The sudden Metcalf hype is a best-case scenario for the Niners, as the value of their second overall selection grows whenever a new “top talent” becomes a potential early draft pick. The San Francisco 49ers desperately need a top wide receiver, but given what we know about head coach Kyle Shanahan, wide receiver D.K. Metcalf isn’t on that list.
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49ers vs. Bengals: San Francisco Week 2 Game Balls & Highlights
Game balls and highlights from the San Francisco 49ers’ 41-17 victory over the Cincinnati Bengals in Week 2 of the 2019 NFL regular season.
On yesterday’s Locked On 49ers Podcast, host Brian Peacock provided a rundown of the Niners’ game — including game notes and key takeaways — and handed out four game balls to the San Francisco 49ers from their Week 2 blowout win over the Cincinnati Bengals.
The 49ers made a statement to the rest of the league during their second consecutive road victory to start the 2019 NFL regular season. Outside of a long garbage-time touchdown given up in the final minute of the matchup, the 49ers’ defense was dominant, finishing the game with four sacks, nine tackles-for-loss and one interception.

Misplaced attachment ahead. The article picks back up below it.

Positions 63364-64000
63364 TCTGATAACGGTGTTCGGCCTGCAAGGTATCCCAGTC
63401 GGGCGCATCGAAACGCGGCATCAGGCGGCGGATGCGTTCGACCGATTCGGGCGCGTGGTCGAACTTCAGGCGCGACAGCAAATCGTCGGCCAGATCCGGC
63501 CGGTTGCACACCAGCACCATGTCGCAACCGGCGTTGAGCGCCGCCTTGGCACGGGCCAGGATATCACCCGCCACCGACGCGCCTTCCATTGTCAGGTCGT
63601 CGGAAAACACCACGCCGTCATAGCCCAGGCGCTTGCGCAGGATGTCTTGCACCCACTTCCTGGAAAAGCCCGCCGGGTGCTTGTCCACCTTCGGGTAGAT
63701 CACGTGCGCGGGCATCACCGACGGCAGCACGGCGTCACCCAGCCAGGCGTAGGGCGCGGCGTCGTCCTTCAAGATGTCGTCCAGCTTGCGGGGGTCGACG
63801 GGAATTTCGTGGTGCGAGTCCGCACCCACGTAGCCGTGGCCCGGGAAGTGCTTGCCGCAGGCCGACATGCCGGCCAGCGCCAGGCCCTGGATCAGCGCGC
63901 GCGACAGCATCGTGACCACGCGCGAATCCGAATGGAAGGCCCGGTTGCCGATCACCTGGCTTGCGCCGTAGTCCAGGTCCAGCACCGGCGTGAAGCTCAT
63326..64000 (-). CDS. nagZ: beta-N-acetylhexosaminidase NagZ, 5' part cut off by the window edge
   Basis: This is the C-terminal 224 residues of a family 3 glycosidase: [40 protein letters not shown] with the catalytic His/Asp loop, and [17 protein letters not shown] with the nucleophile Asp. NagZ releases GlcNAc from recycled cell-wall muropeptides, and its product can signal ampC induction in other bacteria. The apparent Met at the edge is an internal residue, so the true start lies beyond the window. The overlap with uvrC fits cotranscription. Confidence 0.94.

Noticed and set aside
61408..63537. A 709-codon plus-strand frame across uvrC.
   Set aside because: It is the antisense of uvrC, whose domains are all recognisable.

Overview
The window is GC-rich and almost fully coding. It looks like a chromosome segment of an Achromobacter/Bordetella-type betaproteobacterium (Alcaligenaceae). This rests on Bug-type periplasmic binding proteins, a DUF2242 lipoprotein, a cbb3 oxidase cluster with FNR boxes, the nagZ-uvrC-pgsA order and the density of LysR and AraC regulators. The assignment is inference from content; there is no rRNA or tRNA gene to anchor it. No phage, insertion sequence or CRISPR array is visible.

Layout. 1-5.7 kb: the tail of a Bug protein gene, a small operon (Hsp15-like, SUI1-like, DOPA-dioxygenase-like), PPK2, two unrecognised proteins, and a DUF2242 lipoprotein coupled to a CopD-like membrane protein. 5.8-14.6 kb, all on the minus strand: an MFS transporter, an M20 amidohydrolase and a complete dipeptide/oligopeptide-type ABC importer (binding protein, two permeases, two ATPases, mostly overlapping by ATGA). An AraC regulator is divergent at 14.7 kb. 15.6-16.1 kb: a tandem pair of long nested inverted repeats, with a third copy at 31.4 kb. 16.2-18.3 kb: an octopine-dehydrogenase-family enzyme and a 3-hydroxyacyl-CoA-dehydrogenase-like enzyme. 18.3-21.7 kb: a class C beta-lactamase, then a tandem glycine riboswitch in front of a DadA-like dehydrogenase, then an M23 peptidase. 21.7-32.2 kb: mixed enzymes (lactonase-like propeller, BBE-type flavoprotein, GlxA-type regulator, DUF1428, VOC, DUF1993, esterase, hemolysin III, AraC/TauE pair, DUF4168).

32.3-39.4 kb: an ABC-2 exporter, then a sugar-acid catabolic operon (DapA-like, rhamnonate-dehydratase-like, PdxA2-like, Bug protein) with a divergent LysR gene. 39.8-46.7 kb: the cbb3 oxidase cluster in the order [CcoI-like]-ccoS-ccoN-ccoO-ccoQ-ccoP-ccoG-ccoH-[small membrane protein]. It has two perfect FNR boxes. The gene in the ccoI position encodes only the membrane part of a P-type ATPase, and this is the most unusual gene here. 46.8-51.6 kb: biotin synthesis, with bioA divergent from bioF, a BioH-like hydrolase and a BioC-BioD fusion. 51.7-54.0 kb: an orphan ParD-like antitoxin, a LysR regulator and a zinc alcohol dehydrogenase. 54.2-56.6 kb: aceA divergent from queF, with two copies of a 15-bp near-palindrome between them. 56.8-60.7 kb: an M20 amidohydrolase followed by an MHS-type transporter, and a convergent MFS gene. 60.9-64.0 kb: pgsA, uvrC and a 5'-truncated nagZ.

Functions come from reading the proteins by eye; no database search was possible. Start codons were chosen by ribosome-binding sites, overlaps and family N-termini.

But despite holding the Bengals to just 25 yards on 19 rushing attempts, San Francisco’s offensive unit shined the brightest in Week 2 — which brings us to our first game ball:
49ers HC Kyle Shanahan
San Francisco’s offensive attack was nearly unstoppable in Week 2, and much of their success should be credited to 49ers head coach Kyle Shanahan, who called one of his best games since arriving in the Bay Area over two seasons ago. The Niners tallied 572 net yards on offense at an 8.4 yards-per-play clip, and were forced to punt the ball just once during meaningful play, prior to the final two minutes of the game.